People have occasionally expressed interest in how I go about taking the photo's for the Rescue, so some time ago I promised to do some "bunny photo tips" on this blog. Here is where we start. But before I begin spewing my unique and questionable advice, I gotta ramble on a bit so you know where it comes from. If that sounds too boring, feel free to skip ahead to the first tip, which is right at the end of the spewing. Here goes...
I have been photographing rabbits now for more than six years. Despite having no skill in this area at the time, I somehow became the official photographer for the Rescue quite early on in my volunteering. What I lacked in skill and experience I made up for in enthusiasm and dedication and...well... I owned a digital camera, I turned up every week and I knew how to make the pictures the right size to put on RabbitRehome. In the small volunteer team we had back then, this made me the expert.
Well anyway, as the years went on I got better at the photography thing. This happened through lots of experience, a fair amount of advice from photographer friends and just a little bit of reading. I learned which end of the camera to point at the bunny and which end to jam my face in. I found out how to hold the camera as steady as I could and how to change the settings to make up for that being not very steady at all. As I got to know bunnies better I also got better at spotting when the moment to take the picture was. I even started seeing it coming in time to have the camera ready and in the right place. Lastly, I started to find which buttons on my computer made the photographs look better after they were taken.
As the quality of the final pictures improved, so the number of ways they were used increased - not only do they appear on our website and Facebook pages, but on our calendars, and they have also been used by other organisations promoting rabbit welfare, by newspapers, a magazine and even a TV station. And I guess I must have been doing something right because our volunteers even started asking me to take pictures of their own bunnies!
That kinda sounds like I might know what I'm doing but if I'm honest, as much as I know I have improved in my photography, I still don't consider myself that great at it. When I compare the quality of my pictures with those of my photographer friends, it is quite plain that for all that I've figured out, there is so much I still have to learn. But then none of their photo's are of bunnies, so in that way at least I win..!
What is my point in telling you all of this? Quite simply, before you start taking my advice on photographing bunnies, I want you to know where it is coming from. I'm probably not the best person to give you general photography advice, but luckily for you there are thousands of great websites already that can do just that. But when it comes to bunnies, I now know a lot of simple tricks that have made the pictures you see now much better than the ones I produced all those years ago when I started. And here I would like to share these tricks with you. Which leads us to....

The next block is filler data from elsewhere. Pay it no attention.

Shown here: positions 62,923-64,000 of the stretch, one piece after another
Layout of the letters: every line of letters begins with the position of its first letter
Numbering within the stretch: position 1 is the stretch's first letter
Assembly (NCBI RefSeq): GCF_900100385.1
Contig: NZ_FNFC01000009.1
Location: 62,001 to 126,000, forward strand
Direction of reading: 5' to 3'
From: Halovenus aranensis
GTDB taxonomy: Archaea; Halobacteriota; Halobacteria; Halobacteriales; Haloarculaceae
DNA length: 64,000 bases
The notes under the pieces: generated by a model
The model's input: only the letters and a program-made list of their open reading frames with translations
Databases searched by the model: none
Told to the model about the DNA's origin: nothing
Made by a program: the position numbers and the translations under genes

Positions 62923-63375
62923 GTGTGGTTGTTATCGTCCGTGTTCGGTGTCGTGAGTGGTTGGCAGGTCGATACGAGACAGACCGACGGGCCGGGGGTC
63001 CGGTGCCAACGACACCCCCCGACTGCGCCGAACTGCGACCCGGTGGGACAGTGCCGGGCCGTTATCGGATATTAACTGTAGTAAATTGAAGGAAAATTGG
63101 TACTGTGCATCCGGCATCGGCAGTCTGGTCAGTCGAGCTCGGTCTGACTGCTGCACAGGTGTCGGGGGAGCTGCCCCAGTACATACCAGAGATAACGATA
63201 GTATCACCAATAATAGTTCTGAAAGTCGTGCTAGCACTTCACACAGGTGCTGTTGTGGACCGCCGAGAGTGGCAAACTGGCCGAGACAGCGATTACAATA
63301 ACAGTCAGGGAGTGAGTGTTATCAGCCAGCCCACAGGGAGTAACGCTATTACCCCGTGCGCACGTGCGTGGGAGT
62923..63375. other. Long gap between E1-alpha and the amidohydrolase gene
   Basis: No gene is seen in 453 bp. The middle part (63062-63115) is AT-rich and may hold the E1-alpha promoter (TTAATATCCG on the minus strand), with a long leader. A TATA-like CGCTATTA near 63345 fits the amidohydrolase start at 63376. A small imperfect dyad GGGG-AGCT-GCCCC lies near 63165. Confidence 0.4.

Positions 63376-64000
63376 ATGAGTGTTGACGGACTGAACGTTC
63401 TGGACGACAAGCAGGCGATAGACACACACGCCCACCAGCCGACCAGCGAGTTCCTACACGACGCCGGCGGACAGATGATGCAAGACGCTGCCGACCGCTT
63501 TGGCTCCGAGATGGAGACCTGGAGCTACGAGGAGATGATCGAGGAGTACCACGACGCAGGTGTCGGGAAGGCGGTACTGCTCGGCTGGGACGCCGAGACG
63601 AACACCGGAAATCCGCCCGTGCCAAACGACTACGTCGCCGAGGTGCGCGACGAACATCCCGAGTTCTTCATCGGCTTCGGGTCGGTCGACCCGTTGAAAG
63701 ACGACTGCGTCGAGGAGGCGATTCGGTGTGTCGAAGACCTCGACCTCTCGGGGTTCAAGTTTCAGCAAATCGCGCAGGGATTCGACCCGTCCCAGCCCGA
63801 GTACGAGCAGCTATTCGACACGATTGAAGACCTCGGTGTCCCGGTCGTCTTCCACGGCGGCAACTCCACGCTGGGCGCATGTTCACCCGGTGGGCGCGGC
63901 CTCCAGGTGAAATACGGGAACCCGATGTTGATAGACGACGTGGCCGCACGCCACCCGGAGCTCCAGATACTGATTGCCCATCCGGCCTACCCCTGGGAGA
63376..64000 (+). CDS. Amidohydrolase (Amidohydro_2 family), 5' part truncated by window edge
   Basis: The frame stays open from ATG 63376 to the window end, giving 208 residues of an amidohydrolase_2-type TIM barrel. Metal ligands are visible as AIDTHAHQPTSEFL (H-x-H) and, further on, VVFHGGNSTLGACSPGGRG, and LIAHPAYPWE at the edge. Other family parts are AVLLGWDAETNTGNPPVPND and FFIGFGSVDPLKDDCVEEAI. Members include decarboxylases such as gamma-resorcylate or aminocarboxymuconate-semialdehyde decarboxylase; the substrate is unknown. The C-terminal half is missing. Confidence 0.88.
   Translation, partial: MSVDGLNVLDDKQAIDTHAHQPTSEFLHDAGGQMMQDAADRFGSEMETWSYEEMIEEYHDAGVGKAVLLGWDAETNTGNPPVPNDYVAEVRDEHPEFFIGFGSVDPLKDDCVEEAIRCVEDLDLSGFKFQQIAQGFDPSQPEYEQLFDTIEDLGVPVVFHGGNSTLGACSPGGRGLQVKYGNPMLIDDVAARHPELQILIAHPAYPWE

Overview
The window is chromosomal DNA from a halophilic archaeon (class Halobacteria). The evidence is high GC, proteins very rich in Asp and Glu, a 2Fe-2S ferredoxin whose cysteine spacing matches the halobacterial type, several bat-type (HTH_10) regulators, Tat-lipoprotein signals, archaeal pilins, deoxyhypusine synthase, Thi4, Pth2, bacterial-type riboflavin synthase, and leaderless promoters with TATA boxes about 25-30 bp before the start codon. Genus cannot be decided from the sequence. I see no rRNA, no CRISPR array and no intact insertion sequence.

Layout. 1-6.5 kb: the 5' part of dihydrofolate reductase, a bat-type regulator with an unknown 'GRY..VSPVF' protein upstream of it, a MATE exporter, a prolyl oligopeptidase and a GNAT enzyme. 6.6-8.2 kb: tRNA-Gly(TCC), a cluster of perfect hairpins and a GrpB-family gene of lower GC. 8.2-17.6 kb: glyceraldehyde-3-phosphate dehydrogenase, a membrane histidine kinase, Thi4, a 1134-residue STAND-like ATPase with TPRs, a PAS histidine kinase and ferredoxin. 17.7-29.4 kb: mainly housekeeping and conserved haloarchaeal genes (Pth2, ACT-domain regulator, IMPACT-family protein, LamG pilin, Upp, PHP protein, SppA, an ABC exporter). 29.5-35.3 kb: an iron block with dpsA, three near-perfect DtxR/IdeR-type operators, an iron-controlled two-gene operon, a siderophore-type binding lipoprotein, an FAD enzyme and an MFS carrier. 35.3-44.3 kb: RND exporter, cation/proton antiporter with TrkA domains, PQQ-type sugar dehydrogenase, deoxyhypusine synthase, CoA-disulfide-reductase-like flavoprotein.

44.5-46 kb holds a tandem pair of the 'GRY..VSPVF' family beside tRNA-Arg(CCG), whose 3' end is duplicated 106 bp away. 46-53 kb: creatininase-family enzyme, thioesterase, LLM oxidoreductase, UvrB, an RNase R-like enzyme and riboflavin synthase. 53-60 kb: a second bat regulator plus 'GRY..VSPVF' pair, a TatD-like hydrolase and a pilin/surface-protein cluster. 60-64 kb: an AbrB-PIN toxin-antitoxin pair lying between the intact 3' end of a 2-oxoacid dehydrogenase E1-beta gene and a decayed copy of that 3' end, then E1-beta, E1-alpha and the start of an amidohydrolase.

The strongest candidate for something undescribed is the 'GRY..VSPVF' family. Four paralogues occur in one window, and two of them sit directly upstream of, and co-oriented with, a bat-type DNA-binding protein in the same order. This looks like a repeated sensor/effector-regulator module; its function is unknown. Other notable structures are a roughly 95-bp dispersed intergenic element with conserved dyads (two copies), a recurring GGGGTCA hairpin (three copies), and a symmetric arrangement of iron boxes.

Bunny Photo Tip #1
This first tip is without doubt the most important tip I will give you. And here it is:-
When taking a picture of a bunny (or any other animal), unless you have particular reason to do otherwise, always take the picture from the head height of your subject. Hold the camera so the lens at the front is about the same height off the ground as the bunny's eyes/nose, make sure you are standing close enough (or zoomed in) that the bunny fills a decent amount of the frame and take the picture.
Simple, eh? I thought we should start with the easy ones. But so you don't feel all cheated and all, especially if you read the essay above and were expecting something more complicated, let me explain my reasoning:
- The camera when the picture is taken is the eyes of the person viewing the photo afterwards. If you are at head height (rather than, say, looking down from some distance away) you are right there with the bunny in their world. To make the person viewing the picture feel connected to the scene, you want them to feel part of it.
- You also want your photo to convey your bunny's personality and mood, and for that you need it to contain the parts of your bunny that express those things. As with most animals, this is mostly in the face:- Ears, eyes, nose, mouth. (Sometimes, if you have displeased them, it's in the tail as that's all you're gonna see, but we'll leave that for another day.) Your average bunny has their mouth tucked underneath out of sight, so if you have the camera anywhere higher than the nose then the image is missing a vital part that your monkey brain is expecting to see when it looks at a face.
- If you take a photo from some distance below the subject's eye-line they will appear to tower over you, making them seem big and imposing. They are looking down on you, like a bully at school who has just knocked you to the ground. If you take it from a little above then the subject is looking up, like an innocent child. There are times when you want to add elements of this into your photo (like trying to better capture overbearing grumpy bunnies or the sweetness of baby bunnies) but most of the time you just want to capture them as they are, so straight on is the best way to start.
So there you go. If you have any questions about today's tip, please comment below. It is my plan that more Fursday Foto Tips follow, so if any of our bunny friends out there are disappointed with any particular aspects of their parents photo-taking skills, please let us know what you'd like us to help them with!
See you back here tomorrow for more bunny tales.